Why an old-school auto tech organization is embracing electrification
As EVs get popular, so do their parts.
You may not have heard of the Speciality Equipment Market Association, but SEMA, as it is known, hosts a massive event annually to showcase the hottest parts and technology in the automotive industry. But with cars changing, and new types of vehicles emerging in the space, the 60-year-old organization debuted SEMA Electrified in 2019 to highlight gas-free machines and parts. Since then, the section has grown from a handful of features to 60 exhibits encompassing 21,000 square feet.
That’s a big leap for an organization that was founded by a bunch of performance equipment makers making a living from gas-guzzling hot rods. And yet it makes sense, says SEMA director of vehicle technology Luis Morales. Everything about the EV market is growing, including the aftermarket for spare parts, accessories, and components. It only makes sense to give these cars their share of the automotive spotlight—even if some of the event’s audience may be anti-electric.
“There are going to be diehard gas or diesel fans who may be hesitant to convert, and that’s fine. We love where we came from,” Morales told PopSci. “Then again, we also want to bring in all the new options that are coming out to the market.”
Encouraging electrification in the aftermarket
Long before the Prius and other electrified cars were even a twinkle in Toyota’s eye, SEMA formed as an alliance of manufacturers in 1963. Then, gas-powered vehicles were in full swing while alternative fuels were a far-off futuristic idea. As hybrid and electric technology started to take off, leaders at SEMA started to notice not just new powertrains but innovations like portable battery packs and full conversion kits.
SEMA vice president of marketing RJ de Vera points to California-based EV West as an example of a company seeing incredible success selling electric car parts, conversion kits that turn a gas-powered car into an EV, and charging accessories. Interest in full conversions is growing as parts for older gas-powered cars become scarce; after all, an electric motor is made up of just a few components, while combustion engines can contain hundreds of parts.
Conversion kits are a hot aftermarket item, de Vera says, some with wait lists that are two or three years long. EVs don’t require an engine, fuel tank, or fuel pumps, for example, and really just one moving part: the motor.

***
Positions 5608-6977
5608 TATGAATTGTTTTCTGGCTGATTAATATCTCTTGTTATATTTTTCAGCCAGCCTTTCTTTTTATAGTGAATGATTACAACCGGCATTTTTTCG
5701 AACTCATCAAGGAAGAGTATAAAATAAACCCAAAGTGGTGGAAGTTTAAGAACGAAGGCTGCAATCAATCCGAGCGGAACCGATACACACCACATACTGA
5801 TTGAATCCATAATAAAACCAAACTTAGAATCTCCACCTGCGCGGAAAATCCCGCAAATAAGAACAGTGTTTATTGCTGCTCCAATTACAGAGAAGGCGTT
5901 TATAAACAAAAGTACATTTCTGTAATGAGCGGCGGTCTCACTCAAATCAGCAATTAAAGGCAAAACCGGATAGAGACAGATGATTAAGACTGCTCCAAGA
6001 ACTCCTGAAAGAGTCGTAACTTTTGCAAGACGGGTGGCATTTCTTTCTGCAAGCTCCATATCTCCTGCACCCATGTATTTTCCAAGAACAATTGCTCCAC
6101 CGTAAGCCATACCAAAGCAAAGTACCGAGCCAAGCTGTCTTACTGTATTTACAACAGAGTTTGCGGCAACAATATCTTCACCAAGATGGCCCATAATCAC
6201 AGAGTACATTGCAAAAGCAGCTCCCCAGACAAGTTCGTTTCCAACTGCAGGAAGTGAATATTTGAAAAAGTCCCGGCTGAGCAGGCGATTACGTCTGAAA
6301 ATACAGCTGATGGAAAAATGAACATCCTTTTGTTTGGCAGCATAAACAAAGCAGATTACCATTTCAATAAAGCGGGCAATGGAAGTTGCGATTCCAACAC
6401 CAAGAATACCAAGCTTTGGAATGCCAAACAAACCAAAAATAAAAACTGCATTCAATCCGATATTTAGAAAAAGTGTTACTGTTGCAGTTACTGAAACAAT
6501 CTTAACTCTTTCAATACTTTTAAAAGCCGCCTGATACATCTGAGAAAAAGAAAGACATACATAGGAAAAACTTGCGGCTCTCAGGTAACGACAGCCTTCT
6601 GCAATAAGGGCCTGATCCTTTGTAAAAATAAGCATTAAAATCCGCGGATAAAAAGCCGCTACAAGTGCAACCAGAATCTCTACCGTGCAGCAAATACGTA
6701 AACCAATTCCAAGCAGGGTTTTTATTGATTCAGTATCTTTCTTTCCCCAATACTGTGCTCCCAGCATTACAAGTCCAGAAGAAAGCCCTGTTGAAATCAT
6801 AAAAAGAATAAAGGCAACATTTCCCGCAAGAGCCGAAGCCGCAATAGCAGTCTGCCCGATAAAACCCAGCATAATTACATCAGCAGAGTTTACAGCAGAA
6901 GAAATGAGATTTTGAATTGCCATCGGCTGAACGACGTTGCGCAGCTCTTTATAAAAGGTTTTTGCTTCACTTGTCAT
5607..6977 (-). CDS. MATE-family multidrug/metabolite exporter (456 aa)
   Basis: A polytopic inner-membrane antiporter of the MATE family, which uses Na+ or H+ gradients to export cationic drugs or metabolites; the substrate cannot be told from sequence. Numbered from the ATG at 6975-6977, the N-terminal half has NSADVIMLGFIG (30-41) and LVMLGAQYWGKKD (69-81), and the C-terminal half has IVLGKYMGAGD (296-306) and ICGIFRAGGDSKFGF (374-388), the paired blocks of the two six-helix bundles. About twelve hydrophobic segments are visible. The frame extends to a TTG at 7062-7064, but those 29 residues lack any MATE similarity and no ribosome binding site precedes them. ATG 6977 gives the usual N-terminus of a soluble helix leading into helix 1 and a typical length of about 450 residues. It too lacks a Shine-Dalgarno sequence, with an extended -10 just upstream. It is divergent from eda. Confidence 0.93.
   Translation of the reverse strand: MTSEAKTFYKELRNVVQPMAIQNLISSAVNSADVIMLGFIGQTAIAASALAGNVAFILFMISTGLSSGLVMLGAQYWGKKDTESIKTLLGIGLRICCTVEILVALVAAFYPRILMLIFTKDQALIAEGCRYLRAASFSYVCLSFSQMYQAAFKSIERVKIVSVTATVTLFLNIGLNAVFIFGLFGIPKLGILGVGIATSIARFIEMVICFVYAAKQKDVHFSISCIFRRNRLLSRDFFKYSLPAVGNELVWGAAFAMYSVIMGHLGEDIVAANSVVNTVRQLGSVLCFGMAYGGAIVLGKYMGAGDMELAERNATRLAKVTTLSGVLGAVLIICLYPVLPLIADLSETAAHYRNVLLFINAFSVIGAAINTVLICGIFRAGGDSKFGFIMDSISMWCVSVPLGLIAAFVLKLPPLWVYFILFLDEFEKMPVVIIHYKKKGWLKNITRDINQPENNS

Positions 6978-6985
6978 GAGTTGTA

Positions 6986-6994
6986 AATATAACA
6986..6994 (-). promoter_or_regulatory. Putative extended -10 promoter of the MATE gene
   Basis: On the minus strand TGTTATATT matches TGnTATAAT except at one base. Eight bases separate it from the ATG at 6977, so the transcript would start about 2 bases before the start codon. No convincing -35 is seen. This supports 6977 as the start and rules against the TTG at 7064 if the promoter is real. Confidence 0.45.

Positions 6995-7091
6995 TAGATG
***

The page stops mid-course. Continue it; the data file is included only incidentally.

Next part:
[Related: Chevy’s first electrified Corvette, the E-Ray, is a heavyweight built to be quick]
“That seems to be more and more of an interest point for a lot of enthusiasts that are doing a restomod,” de Vera says. Restomod is the process of revamping a classic car with more modern technology. “They might be thinking it’s going to be such a pain to get the original engine or get gaskets or things that are no longer made, especially for quirkier vehicles. An EV conversion becomes a lot more enticing because the powertrain is so simple.”
Discovering enthusiasm within the EV market
As recently as the 2018 SEMA show, EVs were scarce and aftermarket parts even more so. However, slowly, then all at once, interesting new niche companies emerged. For instance, companies like Juice Technology, which was founded less than a decade ago, are now selling portable EV chargers that weigh just a few pounds and are capable of charging even at temperatures as low as -22 degrees F or as high as 122 degrees Fahrenheit. That’s music to an EV owner’s ears, since temperature fluctuations can affect range and charging in a big way. A portable charger for an EV means that it can be toted around for emergencies like a charging bank for a smartphone; it’s meant to offer a bit of a respite from range anxiety with a quick burst of power to get you to the next charging station.
“Range anxiety is the reason everybody is focused on getting a car with the most mileage they can get per charge, and that drives up the price of the vehicle, which can make EVs a little bit less attractive to the consumer,” Morales says. Portable chargers could ease that. Plus, it’s kind of an old automotive practice, but just in a slightly newer form.
“If you look at the overland scene, for example, there are trucks that go camping 30 or 40 miles off road. You’ll notice that they carry their spare fuel, just in case they run low on fuel,” he adds. “[These portable chargers] can get you out of a situation where you need to get to a charging station as opposed to calling a tow truck.”
Whether it’s devices, parts, alternative fuels and powertrains, or new technology, SEMA leadership is striving to embrace it all. Not to mention there’s a lot of room for small startups to think creatively, chip away at current challenges, and grow fast in the space.
“It’s not just about [internal combustion] vehicles or EV vehicles,” de Vera says. “It’s really about the culture of being a proud vehicle owner and having that passion for automotive culture as well as aftermarket customization and modification. And that’s really our message: to make sure that the love for cars and modifying cars and customizing them stays around for generations.”
Correction on March 6, 2023: This article has been updated to correctly describe SEMA as the Speciality Equipment Market Association, not the Speed Equipment Manufacturers Association.